This Tasmania Travel Guide is designed to help you discover the joys of the “Apple Isle”. Tasmania offers UNESCO sites, colonial history, natural beauty and 2800km of walking tracks. It’s also an excellent place for foodies with some of the freshest seafood in the country, fantastic dairy products and truly delicious local lamb.
Almost the same size as Ireland or Sri Lanka, Tasmania is compact but bursting with things to see and do!
Why you should visit Tasmania
Few international visitors manage to get to Tasmania, and even us locals tend to leave the state for our later years and what a mistake that is. We finally visited Tasmania in 2016 and had a memorable three weeks driving around the island and still not seeing it all!
- Natural and Cultural UNESCO World Heritage sites
- Fantastic colonial architecture, especially in Port Arthur and Hobart
- The cleanest air in the world
- An abundance of fresh local seafood
- Some of Australia’s most picturesque walking trails
Tasmania is the perfect destination for adventure and outdoor lovers. There are 19 National Parks across the state, offering a ridiculous number of epic hikes, places to climb, paddle and cycle. Active travellers could easily spend months here and not do it all.
Regions of Tasmania
So let’s dig in and start building your itinerary, I am sure by the time we are done, you will wish you had more time to explore Tasmania.
Tasmania’s capital and largest city, Hobart is home to just under 250,000 people, more than half the population of the state. Hobart is the perfect size city for a long weekend getaway, but it is also an excellent base for exploring both the south and east coast.
Things to try to see on a visit to Hobart
- Cascade Brewery – the oldest operating brewery in Australia offers daily tours and tastings
- Cascade Female Factory – an excellent living history performance
- Salamanca Market – held on the waterfront, one of the highlights of the week
- Mona (Museum of Old and New Art) – innovative collection and lovely location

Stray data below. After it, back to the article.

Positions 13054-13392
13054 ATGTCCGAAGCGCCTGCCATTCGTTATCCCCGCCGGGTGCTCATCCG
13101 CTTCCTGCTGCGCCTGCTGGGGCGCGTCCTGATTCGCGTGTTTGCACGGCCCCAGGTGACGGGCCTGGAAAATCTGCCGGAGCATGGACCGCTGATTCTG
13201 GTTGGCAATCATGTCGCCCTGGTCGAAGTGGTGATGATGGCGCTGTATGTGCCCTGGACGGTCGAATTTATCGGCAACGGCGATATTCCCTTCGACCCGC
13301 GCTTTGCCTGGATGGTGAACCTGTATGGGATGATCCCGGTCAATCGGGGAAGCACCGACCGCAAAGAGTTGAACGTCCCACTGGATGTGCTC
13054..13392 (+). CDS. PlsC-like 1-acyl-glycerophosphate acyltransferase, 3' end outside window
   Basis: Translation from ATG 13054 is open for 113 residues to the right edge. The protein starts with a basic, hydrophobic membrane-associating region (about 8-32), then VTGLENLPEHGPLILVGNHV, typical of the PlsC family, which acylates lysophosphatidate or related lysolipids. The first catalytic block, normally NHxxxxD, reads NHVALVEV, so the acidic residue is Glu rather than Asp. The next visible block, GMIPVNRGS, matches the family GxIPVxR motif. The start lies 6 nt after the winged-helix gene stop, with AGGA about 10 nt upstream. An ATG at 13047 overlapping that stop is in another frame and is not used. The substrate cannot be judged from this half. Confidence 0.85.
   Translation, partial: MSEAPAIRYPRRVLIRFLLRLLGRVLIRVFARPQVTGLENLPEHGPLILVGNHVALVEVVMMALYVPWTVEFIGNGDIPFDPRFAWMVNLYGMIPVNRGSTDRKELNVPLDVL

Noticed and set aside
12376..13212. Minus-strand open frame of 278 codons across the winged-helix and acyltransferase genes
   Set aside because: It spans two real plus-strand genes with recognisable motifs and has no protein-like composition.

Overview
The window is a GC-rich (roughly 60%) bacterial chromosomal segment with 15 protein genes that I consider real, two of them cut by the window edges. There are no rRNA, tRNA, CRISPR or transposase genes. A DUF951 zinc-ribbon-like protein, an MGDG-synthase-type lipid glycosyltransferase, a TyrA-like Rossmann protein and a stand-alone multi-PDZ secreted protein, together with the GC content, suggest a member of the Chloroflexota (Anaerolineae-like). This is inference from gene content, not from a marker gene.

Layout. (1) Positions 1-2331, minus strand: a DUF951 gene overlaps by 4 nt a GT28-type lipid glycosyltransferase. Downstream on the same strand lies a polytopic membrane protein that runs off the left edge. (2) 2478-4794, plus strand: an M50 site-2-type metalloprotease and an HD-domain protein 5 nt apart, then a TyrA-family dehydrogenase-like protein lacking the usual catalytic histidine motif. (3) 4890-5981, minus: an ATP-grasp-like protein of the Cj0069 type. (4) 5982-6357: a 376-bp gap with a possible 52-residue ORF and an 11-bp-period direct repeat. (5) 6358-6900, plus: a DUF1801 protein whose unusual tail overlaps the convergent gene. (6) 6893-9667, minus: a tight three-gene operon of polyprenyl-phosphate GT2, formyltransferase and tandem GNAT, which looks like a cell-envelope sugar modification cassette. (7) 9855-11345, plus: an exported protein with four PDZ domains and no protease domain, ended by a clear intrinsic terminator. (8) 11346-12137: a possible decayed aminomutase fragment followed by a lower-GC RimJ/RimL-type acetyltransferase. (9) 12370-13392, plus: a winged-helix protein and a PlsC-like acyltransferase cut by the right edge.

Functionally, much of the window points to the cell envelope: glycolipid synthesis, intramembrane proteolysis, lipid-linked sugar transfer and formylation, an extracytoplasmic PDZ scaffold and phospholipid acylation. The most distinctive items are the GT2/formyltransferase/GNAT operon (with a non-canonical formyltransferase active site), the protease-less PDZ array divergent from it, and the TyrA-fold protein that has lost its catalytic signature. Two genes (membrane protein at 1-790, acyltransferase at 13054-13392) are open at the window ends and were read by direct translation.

- Mount Wellington – fantastic views over the region
Local tip: Try to plan your itinerary so you are in Hobart on a Saturday to check out the weekly Salamanca Market.
The south of Tasmania offers fantastic food experiences, deserted beaches and the Huon Valley’s cider country.
Highlights of the south include:
- Bruny Island – join a tour or head over on the car ferry and spend a day to two exploring the island and it’s produce.
- Huon Valley – wine and cider country with stunning ancient forests
- The Tasman Peninsula and Port Arthur – Australia’s convict history and harsh coastal landscape
- South Cape Bay walk – the southernmost walk in Australia and easily done in one day
- Hastings Caves & Thermal Springs – The largest dolomite cave in Australia open to the public
Local tip: Southern Tasmania is a hiking paradise. Check out these 35 walks for starters.
The East Coast
So far this is our favourite part of Tasmania, we are coast lovers, and this is one very spectacular coastline, Add to that five National Parks, and you have plenty to keep you busy. While it’s a perfect spot to visit at any time of the year, unless you can handle icy water the swimming season is very short.
Hightlights not to be mised along the East Coast include:
- Freycinet National Park – walk to the Wineglass Bay lookout
- Coles Bay – take a walk along the Friendly Beaches
- Maria Island – explore this island just off the coast
- Bay of Fires and Binalong Bay – take a close look at the pretty red-stained rocks